Our year without Wimbledon: 'Lockdown forced players to look outside the tennis world for the first time'

Guy Kelly
The Telegraph
Annabel Croft at Wimbledon in 2013 - Eddie Mulholland/The Telegraph
Annabel Croft at Wimbledon in 2013 - Eddie Mulholland/The Telegraph

Tim Henman, former British No.1 and Wimbledon semi-finalist

In some capacity or another – originally as a fan, then as a player, now as a pundit – I have been to every Wimbledon since 1981. I still have the ticket stub from that first time, as a six year-old holding my mum’s hand. I got to see Bjorn Borg play and decided, there and then, on my one and only career decision: I wanted to play tennis, preferably at Wimbledon.

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Tim Henman at Wimbledon in 2017 - PA
Tim Henman at Wimbledon in 2017 - PA

I managed to achieve that dream dozens of times, having some of the best days of my life (and a few disappointments) playing on Centre or Court One. Ninety per cent of the players around the world, if they could win one Grand Slam, would choose Wimbledon. The grass, the white clothing, the Royal Box, strawberries and cream. It’s all there.

I always felt so lucky to have it as my home tournament. Now, to wander around knowing there’s still a whole section of the club, “Henman Hill”, that’s colloquially named after me, is still surreal and special.

But Wimbledon is special for all tennis fans – and many people who only tune in to one tournament a year. As I sit on the board at the All-England club these days, I played a role in the decision to cancel the 2020 tournament.

On the one hand it was simple, given the risks involved, what other sporting bodies had done, and how unimportant tennis was in the grand scheme of things. On the other hand, it was Wimbledon. Calling off something that’s such a fixture in the British summer, and that hasn’t been cancelled since the Second World War, was never going to be easy.

But it is for the best. Even though tennis players are self-employed and there are hundreds of support staff, officials, coaches, doctors all relying on the sport to keep going, the pandemic is the priority. Luckily all the players are in the same boat, and haven’t been able to do much more than the rest of us over the last few months.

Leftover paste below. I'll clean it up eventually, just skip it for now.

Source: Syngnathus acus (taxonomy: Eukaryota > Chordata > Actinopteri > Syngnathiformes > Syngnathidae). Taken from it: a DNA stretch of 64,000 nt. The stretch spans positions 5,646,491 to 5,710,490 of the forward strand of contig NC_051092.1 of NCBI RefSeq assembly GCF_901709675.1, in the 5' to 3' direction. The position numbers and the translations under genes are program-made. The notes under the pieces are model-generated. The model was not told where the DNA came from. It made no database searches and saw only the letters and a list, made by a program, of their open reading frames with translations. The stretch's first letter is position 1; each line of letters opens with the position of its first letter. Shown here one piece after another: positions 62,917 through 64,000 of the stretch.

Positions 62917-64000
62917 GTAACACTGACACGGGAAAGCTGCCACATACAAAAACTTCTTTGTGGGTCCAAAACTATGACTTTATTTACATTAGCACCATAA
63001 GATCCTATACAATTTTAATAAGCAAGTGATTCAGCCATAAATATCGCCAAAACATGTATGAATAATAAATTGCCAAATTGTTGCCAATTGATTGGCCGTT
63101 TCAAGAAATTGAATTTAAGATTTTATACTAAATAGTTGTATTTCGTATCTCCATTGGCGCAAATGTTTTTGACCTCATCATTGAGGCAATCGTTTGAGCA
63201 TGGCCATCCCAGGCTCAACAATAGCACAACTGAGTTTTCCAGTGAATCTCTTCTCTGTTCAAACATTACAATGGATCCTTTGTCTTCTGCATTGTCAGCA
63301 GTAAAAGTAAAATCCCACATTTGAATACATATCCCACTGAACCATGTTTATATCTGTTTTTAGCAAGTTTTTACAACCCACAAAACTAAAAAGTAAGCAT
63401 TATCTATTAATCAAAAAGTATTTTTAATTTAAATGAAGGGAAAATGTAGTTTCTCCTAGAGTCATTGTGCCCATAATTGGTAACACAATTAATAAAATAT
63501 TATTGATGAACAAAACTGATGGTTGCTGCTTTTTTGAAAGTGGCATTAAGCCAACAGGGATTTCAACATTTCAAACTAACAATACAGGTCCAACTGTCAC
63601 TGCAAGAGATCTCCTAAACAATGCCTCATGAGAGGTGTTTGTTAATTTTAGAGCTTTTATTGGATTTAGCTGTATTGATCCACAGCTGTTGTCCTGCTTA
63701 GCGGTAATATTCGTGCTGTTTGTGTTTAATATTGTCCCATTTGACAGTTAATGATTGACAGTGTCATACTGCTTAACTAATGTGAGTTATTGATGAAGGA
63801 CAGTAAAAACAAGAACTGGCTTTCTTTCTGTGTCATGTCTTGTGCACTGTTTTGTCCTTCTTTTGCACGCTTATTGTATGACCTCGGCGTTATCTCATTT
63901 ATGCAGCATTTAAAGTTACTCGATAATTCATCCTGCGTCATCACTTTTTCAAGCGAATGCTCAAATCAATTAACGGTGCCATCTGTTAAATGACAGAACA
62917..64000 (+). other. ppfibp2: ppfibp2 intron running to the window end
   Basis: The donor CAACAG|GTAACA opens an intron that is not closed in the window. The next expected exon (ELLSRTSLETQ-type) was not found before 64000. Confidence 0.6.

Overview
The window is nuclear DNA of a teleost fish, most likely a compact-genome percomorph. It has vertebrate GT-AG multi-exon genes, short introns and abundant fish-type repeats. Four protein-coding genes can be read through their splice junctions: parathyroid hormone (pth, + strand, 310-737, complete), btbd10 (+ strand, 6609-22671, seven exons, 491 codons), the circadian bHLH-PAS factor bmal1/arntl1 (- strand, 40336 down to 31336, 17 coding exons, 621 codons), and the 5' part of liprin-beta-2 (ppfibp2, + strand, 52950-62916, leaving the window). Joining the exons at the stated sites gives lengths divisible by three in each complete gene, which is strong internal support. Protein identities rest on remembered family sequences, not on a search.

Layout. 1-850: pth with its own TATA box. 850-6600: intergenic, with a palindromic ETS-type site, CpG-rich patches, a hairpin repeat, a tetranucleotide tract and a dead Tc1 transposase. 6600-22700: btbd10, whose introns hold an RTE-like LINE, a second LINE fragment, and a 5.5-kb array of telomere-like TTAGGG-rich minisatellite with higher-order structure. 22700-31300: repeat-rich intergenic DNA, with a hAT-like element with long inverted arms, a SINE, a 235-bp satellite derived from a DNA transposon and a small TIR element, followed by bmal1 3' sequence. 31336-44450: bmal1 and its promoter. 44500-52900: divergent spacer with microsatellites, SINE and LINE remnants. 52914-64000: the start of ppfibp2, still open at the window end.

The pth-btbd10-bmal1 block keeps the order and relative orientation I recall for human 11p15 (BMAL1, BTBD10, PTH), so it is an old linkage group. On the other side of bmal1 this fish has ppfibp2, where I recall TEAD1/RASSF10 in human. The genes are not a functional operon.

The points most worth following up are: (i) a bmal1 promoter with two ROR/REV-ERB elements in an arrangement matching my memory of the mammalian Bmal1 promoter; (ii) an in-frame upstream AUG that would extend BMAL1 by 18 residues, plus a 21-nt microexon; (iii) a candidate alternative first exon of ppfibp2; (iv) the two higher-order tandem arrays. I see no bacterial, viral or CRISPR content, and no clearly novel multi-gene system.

Personally, I haven’t played tennis since well before lockdown. I had a tournament in Australia in January, but haven’t touched a racket since. I don’t miss playing – I’m addicted to golf now, so as soon as it was allowed again, I was out on the green near our home in Oxfordshire. Luckily our daughters are 17, 15 and 12 so they’re at an age when they can get on with things.

I visited Wimbledon to film for our coverage of classic matches this week, and it was the first time I’d been in the area for months. It brought it all home that it’s the end of June and the club isn’t filled with dedicated fans and the world’s best players. But we will return when we can. Fingers crossed 2021 goes ahead. If it does, expect it to be extra special.

Annabel Croft, former British No.1 and broadcasting veteran 

Annabel Croft - Jeff Gilbert
Annabel Croft - Jeff Gilbert

I think it probably goes without saying that a pandemic never interrupted my tennis career – or anybody’s in the modern era. We had long injury lay-offs, the odd smaller tournament cancelled, but never anything like what the current players are going through.

I have a lot of sympathy for them, not knowing when they’ll be able to work again, but they might have learned something about themselves over the past three months. I know from experience that when you’re a kid and you pick up a tennis racket and get into that sporting bubble, you don’t get a chance to think about anything else in life.

Lockdown has forced some of those players to look outside the tennis world for the first time in their lives; reading, doing online courses, yoga, learning other skills. It has been a test, to see whether they really want to be a tennis player, and whether they could survive life without it. In a way I’m envious: as a player, I could have done with that chance to take stock. Mentally, they’ll all be so much fresher now.

It has been very strange. Everyone in the tennis community follows such an unchanging routine: the year being filled with tournaments all over the world, studded with the four Grand Slams, and right in the middle sits Wimbledon. 2020 was my busiest diary ever, but in one go it was wiped.

There will be no play at Wimbledon this year - AP
There will be no play at Wimbledon this year - AP

Having no Wimbledon is an especially odd feeling. My first memory is of watching Jimmy Connors play Ken Rosewall in the 1974 final. My uncle then took me to see Virginia Wade play Chris Evert in 1977, the year she won it in front of the Queen. Then I saw Borg and McEnroe’s epic tiebreak in 1980, and by that point was determined to play there. Luckily I managed to, many times, including the personal highlight of playing my idol, Evert.

I’ve now been on the broadcasting side for far longer than I ever played, and barely stop for the entire fortnight. We are like one big family – Sue Barker was a mentor to me as a player, Clare Balding taught me the ropes on radio, McEnroe’s a wonderful storyteller.

I’ll miss being with them and running on adrenaline for the tournament this year, but like the players, I will try and savour the enforced pause. I’ve cleaned the house, realised how I’d like to have some more quality time with my kids (they’re 26, 24 and 22 but were all home for lockdown), and generally found positives in it. I’ve even found time for a little tennis, now the All-England Club is open again. But I was rusty, very rusty. I suspect we all are.

As told to Guy Kelly

Wimbledon Rewind and Wimbledon: The Best of the Championships is on BBC Two every day this week

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